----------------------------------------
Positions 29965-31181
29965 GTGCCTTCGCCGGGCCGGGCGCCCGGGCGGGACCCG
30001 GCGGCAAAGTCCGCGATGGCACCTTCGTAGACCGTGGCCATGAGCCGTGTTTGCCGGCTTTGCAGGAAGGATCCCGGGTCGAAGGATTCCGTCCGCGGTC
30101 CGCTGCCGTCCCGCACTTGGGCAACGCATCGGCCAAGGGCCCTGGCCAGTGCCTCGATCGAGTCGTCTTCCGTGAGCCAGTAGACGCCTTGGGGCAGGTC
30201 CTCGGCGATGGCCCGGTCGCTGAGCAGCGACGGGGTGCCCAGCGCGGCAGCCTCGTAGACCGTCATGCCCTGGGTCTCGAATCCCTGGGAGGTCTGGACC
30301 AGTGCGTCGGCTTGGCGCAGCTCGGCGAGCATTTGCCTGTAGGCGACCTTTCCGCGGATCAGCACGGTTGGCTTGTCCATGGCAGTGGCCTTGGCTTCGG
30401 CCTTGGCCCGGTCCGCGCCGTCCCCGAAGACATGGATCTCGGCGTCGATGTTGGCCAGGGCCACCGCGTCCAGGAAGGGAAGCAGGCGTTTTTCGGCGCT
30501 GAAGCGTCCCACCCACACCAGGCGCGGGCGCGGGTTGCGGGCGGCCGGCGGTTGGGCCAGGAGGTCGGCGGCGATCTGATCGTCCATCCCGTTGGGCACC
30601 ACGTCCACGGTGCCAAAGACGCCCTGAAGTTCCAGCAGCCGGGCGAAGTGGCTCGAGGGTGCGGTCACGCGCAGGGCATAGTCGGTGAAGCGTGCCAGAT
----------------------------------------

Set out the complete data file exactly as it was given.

Positions 29965-31181
29965 GTGCCTTCGCCGGGCCGGGCGCCCGGGCGGGACCCG
30001 GCGGCAAAGTCCGCGATGGCACCTTCGTAGACCGTGGCCATGAGCCGTGTTTGCCGGCTTTGCAGGAAGGATCCCGGGTCGAAGGATTCCGTCCGCGGTC
30101 CGCTGCCGTCCCGCACTTGGGCAACGCATCGGCCAAGGGCCCTGGCCAGTGCCTCGATCGAGTCGTCTTCCGTGAGCCAGTAGACGCCTTGGGGCAGGTC
30201 CTCGGCGATGGCCCGGTCGCTGAGCAGCGACGGGGTGCCCAGCGCGGCAGCCTCGTAGACCGTCATGCCCTGGGTCTCGAATCCCTGGGAGGTCTGGACC
30301 AGTGCGTCGGCTTGGCGCAGCTCGGCGAGCATTTGCCTGTAGGCGACCTTTCCGCGGATCAGCACGGTTGGCTTGTCCATGGCAGTGGCCTTGGCTTCGG
30401 CCTTGGCCCGGTCCGCGCCGTCCCCGAAGACATGGATCTCGGCGTCGATGTTGGCCAGGGCCACCGCGTCCAGGAAGGGAAGCAGGCGTTTTTCGGCGCT
30501 GAAGCGTCCCACCCACACCAGGCGCGGGCGCGGGTTGCGGGCGGCCGGCGGTTGGGCCAGGAGGTCGGCGGCGATCTGATCGTCCATCCCGTTGGGCACC
30601 ACGTCCACGGTGCCAAAGACGCCCTGAAGTTCCAGCAGCCGGGCGAAGTGGCTCGAGGGTGCGGTCACGCGCAGGGCATAGTCGGTGAAGCGTGCCAGAT